SAN ANTONIO -- John Cook won his first Champions Tour title in his second career start on the circuit Sunday and, at 19 days after turning 50, became the event's youngest winner and eighth-youngest all-time on the Champions Tour.
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• Last year at the AT&T Championship, Fred Funk won the event at 50 years, four months and eight days. Earlier this year, Mark Wiebe matched the Champions Tour's all-time record for youngest winner, claiming his first victory just 10 days after turning 50.
• John Cook's victory Sunday was his first since the 2001 Reno-Tahoe Open, the last of his 11 PGA TOUR titles, and ended a victory drought of 6 years, 1 month and 25 days. It was Cook's second career win in the state of Texas (1998 Byron Nelson Golf Classic). His previous best effort at Oak Hills on the PGA TOUR was a tie for seventh in the 1991 H.E.B. Texas Open.
• John Cook's victory Sunday earned him a check for $240,000 and also a trip to the season-opening event in Hawaii next year, the MasterCard Championship at Hualalai.
• John Cook's win Sunday marked the fifth straight year the AT&T Championship has been won by a player on his first attempt and amazingly, it's happened 13 times in the 23-year history of the tournament. Don January (1997), Bruce Crampton (1986), Jim Dent (1990), Lee Trevino (1991), David Graham (1997), John Mahaffey (1999), Doug Tewell (2000), Craig Stadler (2003), Mark McNulty (2004, Jay Haas (2005) and Fred Funk (2006) are the others to do it.
• John Cook's win coupled with Bernhard Langer's victory last week at the Administaff Small Business Classic gives the Class of 2007 back-to-back titles. Cook became the eighth first-time winner, second consecutive first-timer and third in the last four events (Langer, Mark Wiebe/SAS Championship). Before Sunday, the last time the Champions Tour had back-to-back first-time winners was in 2006 when Eduardo Romero (JELD-WEN Tradition) and Scott Simpson (Wal-Mart First Tee Open at Pebble Beach) did it.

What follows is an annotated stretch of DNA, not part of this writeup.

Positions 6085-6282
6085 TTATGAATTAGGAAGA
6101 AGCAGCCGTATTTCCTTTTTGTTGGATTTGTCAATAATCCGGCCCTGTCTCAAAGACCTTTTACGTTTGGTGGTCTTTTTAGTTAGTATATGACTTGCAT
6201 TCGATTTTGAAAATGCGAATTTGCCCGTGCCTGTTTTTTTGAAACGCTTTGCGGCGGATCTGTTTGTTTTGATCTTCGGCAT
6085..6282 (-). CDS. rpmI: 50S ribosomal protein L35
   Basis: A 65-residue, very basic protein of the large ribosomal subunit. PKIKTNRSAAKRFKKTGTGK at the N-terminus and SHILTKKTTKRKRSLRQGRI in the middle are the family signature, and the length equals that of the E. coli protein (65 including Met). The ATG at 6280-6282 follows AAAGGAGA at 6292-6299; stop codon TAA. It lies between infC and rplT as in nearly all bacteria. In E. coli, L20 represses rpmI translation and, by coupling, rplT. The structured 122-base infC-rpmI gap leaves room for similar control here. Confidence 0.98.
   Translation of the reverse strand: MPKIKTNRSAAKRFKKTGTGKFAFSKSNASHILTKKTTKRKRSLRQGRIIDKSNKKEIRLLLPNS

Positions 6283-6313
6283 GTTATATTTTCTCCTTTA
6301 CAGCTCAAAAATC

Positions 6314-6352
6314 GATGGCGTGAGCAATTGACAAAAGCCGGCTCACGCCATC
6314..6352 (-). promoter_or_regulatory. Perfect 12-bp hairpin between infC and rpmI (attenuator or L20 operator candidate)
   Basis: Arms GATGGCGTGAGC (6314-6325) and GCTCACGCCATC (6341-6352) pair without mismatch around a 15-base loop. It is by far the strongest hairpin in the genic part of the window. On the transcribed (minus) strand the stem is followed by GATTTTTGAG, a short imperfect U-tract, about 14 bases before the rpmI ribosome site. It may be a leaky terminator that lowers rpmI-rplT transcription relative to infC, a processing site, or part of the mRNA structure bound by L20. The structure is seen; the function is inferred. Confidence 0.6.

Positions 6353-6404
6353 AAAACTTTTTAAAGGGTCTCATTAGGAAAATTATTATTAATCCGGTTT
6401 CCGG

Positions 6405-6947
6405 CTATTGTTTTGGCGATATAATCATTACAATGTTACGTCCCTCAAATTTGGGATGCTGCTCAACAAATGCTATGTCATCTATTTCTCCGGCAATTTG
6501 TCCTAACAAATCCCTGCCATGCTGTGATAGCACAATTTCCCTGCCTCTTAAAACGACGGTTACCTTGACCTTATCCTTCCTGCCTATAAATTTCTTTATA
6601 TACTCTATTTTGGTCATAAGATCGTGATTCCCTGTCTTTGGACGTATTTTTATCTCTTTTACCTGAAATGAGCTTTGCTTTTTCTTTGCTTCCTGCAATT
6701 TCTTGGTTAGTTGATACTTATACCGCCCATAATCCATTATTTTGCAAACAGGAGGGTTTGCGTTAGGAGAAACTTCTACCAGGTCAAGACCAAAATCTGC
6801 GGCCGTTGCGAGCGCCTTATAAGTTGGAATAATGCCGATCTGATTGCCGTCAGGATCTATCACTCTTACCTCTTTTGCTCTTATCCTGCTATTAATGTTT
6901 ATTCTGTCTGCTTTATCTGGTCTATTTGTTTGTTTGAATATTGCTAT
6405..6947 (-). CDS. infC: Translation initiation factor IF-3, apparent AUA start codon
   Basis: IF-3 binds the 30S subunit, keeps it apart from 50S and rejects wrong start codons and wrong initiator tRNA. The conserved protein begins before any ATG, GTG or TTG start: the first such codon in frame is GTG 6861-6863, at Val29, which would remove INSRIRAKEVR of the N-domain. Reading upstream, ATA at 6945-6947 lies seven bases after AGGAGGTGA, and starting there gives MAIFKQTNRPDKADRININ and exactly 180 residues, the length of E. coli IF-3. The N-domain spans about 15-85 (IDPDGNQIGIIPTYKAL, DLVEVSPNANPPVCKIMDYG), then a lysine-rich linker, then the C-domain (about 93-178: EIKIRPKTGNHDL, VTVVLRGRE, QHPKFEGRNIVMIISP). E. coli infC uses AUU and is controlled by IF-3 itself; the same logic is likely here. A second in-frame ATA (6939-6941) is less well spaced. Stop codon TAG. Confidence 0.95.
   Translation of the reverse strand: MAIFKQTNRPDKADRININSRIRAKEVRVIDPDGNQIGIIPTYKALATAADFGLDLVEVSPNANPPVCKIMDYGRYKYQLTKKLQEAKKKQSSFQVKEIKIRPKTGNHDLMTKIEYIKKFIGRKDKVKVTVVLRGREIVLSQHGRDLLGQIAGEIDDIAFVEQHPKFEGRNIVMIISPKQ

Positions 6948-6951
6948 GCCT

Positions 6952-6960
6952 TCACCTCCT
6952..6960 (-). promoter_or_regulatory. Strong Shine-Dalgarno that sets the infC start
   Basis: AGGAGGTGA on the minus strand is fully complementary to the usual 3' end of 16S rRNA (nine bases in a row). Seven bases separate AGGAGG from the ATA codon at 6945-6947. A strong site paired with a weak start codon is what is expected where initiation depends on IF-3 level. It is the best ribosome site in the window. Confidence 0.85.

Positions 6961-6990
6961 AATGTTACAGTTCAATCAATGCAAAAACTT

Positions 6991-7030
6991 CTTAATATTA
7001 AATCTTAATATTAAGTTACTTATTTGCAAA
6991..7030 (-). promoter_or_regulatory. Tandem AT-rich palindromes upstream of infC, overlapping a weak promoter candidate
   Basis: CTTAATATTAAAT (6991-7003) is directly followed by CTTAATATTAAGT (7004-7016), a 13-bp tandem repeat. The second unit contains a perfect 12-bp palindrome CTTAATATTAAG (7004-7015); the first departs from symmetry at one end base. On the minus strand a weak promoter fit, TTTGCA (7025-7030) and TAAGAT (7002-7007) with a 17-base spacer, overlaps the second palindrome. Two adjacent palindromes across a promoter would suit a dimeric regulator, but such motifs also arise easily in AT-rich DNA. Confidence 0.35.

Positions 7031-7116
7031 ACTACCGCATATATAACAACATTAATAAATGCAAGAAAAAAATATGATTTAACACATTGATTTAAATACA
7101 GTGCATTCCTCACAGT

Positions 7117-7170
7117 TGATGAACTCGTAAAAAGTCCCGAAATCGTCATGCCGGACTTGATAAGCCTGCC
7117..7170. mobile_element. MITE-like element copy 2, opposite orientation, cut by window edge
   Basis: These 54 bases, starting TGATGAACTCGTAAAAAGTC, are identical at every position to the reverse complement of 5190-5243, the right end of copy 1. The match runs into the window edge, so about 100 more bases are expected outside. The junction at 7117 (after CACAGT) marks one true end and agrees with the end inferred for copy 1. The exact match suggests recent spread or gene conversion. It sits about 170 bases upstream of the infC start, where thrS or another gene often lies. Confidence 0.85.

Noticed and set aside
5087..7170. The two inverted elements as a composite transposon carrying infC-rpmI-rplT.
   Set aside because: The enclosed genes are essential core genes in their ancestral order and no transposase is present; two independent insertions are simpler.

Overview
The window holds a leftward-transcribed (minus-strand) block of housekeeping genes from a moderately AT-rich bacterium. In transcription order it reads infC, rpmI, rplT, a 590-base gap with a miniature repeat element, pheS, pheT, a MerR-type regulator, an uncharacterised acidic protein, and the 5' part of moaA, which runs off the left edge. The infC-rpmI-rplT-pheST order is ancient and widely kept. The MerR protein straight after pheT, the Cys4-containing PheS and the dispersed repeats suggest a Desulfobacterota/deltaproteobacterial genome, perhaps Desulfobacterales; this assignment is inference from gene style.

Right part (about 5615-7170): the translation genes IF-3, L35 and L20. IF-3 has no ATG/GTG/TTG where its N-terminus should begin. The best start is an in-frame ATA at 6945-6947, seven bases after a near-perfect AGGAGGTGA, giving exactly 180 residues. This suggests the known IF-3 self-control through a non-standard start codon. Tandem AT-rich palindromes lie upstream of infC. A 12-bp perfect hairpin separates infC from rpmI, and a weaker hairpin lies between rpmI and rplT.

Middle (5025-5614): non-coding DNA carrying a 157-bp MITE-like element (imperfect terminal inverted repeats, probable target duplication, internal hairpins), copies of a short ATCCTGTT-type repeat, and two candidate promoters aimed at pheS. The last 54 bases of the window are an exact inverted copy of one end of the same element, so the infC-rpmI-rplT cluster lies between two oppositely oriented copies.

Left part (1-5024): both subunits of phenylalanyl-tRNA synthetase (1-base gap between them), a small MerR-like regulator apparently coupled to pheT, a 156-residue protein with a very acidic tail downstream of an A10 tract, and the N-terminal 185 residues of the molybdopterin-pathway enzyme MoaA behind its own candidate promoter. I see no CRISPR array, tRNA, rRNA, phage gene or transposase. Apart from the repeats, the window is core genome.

• John Cook became the 20th different winner this year, the first time since 2004 that the Champions Tour has had at least 20 different champions. Cook became the eighth first-time winner, the same number of first-time winners as last year.
• A total of 10 of the last 12 winners of this event have all posted three straight rounds in the 60s.
• For the second consecutive year, Loren Roberts tied for fourth at Oak Hills and, as a result, he widened his lead over Jay Haas in the Charles Schwab Cup race. Roberts picked up 96 points this week and now enjoys a 165-point advantage over Haas entering the season's final event. Last year, Haas went into the Charles Schwab Cup Championship with a 126-point lead and ended up winning by 20 points, the closest race ever.
• Double points are on the line for top-10 finishers at next week's event in Sonoma. The winner of the Charles Schwab Cup will earn a $1 million annuity. Based on the points available (880) to the winner of the Charles Schwab Cup Championship, only four players have an opportunity to claim the 2007 Charles Schwab Cup. In addition to Roberts (2,716) and Haas (2,551), only Tom Watson (2,032) and Brad Bryant (2,019) are still mathematically eligible.
• Mark O'Meara recorded his fourth runner-up performance of the 2007 season this week and his second consecutive second-place finish. O'Meara's 69 Sunday stretched his run of sub-70 rounds to seven straight, one sub-70 round short of Tom Purtzer's 2007 best of eight straight scores in the 60s. O'Meara is now 35 under par over a stretch that started with a final-round 65 (5 under) at the Constellation Energy Senior Players Championship.
• John Cook's come-from-behind win Sunday snapped a streak of five straight events won by second-round leaders/co-leaders. Cook joined Jay Haas (2005) as just the second player to come-from-behind to win at Oak Hills.
• Oak Hills Country Club played to a stroke average of 71.316 Sunday compared to 72.333 on Sunday last year. Overall for three rounds, Oak Hills played to a stroke average of 70.774 compared to 71.201 last year.
• Jim Thorpe managed to hold off Tom Jenkins for the 30th spot on the money list and earned his way into next week's Charles Schwab Cup Championship in Sonoma. Jim Thorpe, the defending champion in next week's event, ran his streak of years in the season-ending tournament to nine consecutive while Jenkins saw his run of years in the Schwab Cup Championship end at eight straight. Craig Stadler's streak of consecutive years among the top-30 finishers on the money list ended at four in a row.
• After starting the week on the outside looking in (51st), Japan's Massy Kuramoto tied for 18th this week and played his way into the top 50 (48th) on the 2007 money list to earn partially exempt status on the Champions Tour for 2008. Bruce Vaughan, an open qualifier at the start of the year, also earned partially exempt status for next year, finishing 44th on the final money list with $434,934.